Neuroscience Case Study

The Case of…Tim Levesque, the Fallen Athlete
Since he was a boy, Tim Levesque has always loved sports. From football and basketball in high school through rugby in college, Tim enjoyed the hours of training, the satisfaction of mastering

complex plays, and especially the thrill of facing challenging competitors. He remained physically active in the years that followed and spent many evenings and weekends coaching his son

Adam’s Little League baseball team. He continued to challenge himself to learn new skills, as when he took up bowling and practiced regularly until he was good enough to join a league.
Six months ago, Tim suffered a stroke while he was taking his morning jog. Immediately afterward, much of the right side of Tim’s body was paralyzed and he was having great difficulty trying to

talk. When Adam saw him in the hospital, he barely recognized his strong, active father now lying weak and incapacitated in a hospital bed. Although his physicians could not give him a clear

prognosis, Tim was determined to regain his strength and mobility and fully resume his active lifestyle
Today Tim has not quite reached his goal, but he has made a remarkable recovery. He is out of the hospital and receiving regular physical therapy. His speech has returned with only occasional

difficulty, and he is able to walk and move well enough to return to work. He can’t quite manage to roll a 12-pound bowling ball with the ease and accuracy as he previously could, but that

doesn’t bother him much. What really excites Tim is the ever increasing likelihood that he’ll be back to coach Adam’s team next season.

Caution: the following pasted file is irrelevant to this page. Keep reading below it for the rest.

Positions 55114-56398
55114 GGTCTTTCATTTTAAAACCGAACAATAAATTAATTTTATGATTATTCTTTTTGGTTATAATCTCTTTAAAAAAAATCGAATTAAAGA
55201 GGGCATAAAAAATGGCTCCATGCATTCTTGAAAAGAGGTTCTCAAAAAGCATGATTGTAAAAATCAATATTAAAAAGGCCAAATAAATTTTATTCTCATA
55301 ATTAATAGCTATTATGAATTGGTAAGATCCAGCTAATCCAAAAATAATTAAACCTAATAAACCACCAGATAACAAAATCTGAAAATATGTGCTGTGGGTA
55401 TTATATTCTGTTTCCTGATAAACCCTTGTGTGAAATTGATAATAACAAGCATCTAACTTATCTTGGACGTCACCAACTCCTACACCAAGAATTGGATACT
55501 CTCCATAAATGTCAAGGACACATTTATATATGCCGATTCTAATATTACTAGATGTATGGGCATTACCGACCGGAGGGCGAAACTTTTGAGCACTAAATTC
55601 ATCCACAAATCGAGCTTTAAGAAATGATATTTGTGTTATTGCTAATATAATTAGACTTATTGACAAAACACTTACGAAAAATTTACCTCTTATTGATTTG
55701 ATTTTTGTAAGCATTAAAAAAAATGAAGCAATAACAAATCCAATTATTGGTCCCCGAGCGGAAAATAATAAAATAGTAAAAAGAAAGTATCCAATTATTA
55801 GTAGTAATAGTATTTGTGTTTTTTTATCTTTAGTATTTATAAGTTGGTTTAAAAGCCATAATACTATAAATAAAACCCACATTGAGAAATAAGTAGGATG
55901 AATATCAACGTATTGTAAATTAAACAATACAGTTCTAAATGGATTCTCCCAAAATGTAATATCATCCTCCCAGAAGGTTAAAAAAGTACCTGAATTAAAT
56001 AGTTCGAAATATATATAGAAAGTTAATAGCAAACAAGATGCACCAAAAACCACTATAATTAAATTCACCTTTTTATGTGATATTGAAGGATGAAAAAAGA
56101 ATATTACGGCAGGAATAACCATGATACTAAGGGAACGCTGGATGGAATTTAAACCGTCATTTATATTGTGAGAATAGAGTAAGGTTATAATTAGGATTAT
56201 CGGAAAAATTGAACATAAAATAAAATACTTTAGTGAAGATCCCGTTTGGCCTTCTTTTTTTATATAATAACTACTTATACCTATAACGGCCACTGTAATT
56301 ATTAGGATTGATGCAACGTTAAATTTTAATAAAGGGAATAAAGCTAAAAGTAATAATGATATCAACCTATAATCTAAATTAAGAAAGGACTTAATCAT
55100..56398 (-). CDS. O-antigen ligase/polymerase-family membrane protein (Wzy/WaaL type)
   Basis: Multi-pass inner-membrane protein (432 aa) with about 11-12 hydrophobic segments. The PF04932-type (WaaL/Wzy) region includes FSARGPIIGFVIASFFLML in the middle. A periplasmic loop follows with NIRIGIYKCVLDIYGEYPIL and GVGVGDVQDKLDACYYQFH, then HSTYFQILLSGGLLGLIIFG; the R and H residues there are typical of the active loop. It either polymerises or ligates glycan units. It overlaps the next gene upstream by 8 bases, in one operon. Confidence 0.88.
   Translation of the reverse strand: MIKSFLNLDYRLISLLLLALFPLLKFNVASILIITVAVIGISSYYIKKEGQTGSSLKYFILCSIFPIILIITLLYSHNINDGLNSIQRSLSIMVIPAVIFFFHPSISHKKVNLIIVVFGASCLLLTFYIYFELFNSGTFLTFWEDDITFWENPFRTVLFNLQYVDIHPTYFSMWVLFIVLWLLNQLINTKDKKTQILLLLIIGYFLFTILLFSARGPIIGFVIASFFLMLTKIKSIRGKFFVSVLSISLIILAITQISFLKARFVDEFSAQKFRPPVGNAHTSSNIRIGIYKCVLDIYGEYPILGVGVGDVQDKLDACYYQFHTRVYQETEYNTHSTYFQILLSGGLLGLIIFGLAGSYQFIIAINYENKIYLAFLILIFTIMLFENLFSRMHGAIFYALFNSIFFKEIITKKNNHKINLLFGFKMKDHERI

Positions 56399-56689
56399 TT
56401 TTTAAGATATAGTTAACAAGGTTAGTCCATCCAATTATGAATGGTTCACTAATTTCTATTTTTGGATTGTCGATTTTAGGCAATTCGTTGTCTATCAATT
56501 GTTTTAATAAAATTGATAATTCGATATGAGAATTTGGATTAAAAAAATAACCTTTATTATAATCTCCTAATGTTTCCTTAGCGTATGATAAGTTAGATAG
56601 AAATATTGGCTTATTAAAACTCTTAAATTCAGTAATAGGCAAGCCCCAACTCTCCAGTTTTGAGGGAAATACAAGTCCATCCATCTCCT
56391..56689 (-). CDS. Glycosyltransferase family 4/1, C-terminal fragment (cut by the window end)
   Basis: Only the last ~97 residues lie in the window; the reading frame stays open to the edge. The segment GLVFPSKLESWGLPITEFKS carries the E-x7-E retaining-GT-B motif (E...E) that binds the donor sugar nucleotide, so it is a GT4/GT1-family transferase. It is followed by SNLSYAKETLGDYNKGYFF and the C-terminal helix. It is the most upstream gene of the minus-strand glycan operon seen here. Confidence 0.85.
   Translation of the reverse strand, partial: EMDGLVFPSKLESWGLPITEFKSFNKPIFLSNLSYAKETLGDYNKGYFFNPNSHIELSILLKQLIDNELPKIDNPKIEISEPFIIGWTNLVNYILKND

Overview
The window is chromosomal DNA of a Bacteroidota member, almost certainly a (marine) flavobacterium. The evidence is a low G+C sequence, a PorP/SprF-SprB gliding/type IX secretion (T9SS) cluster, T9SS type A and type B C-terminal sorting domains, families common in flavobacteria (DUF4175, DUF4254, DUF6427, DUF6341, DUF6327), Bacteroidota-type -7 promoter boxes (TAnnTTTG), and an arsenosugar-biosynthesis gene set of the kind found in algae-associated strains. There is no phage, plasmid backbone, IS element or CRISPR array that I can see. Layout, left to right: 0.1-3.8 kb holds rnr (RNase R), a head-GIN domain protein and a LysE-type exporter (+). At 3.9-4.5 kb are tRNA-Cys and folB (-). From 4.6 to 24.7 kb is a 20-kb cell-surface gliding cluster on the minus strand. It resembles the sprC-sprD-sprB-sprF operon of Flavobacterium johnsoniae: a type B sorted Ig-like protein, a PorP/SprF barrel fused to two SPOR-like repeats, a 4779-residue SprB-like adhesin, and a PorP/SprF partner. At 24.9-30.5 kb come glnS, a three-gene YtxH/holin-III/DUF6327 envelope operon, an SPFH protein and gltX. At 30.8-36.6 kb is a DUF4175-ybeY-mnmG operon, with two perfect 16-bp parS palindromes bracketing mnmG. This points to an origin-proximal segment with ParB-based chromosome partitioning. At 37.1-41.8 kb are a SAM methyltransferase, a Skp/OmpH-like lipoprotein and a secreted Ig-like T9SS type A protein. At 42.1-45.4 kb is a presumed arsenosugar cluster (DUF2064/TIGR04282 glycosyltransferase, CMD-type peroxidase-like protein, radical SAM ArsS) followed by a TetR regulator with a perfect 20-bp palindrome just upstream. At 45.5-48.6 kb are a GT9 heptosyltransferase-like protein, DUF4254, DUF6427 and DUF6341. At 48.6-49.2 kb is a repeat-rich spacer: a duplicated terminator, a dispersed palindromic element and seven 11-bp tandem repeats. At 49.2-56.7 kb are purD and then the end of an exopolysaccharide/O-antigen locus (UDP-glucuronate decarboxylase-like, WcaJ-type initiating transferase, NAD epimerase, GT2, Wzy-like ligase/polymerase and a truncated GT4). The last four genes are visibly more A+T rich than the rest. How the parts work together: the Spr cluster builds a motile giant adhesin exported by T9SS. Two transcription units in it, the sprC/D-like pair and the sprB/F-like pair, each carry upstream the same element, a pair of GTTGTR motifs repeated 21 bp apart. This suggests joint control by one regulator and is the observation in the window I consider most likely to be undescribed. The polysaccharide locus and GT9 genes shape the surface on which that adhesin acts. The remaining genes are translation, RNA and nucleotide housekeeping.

1. Is there any evidence to suggest which hemisphere of Tim’s brain suffered damage during his stroke?
2. What imaging technology would best reveal the location and extent of damage to Tim’s brain produced by his stroke, and why?
3. If physicians did not have any means of viewing the damage to Tim’s brain directly, what other clues might they have to the location of the damage? Where might the damage be if Tim had

lost his vision after the stroke? Where might it be if he lost sensation on the left side of his body? Where might it be if his personality suddenly changed?
4. Explain how the endocrine system played a role in keeping Tim’s body performing optimally whether he was exercising strenuously or relaxing. How might Tim have been able to manipulate his

endocrine system function to enhance his athletic performance, if he so chose? What might be some risks of doing so?
5. Describe the brain phenomena that are chiefly responsible for Tim’s recovery of lost speech and motor functions. How likely do you think Tim is to completely return to his pre-stroke level of

functioning, and why?

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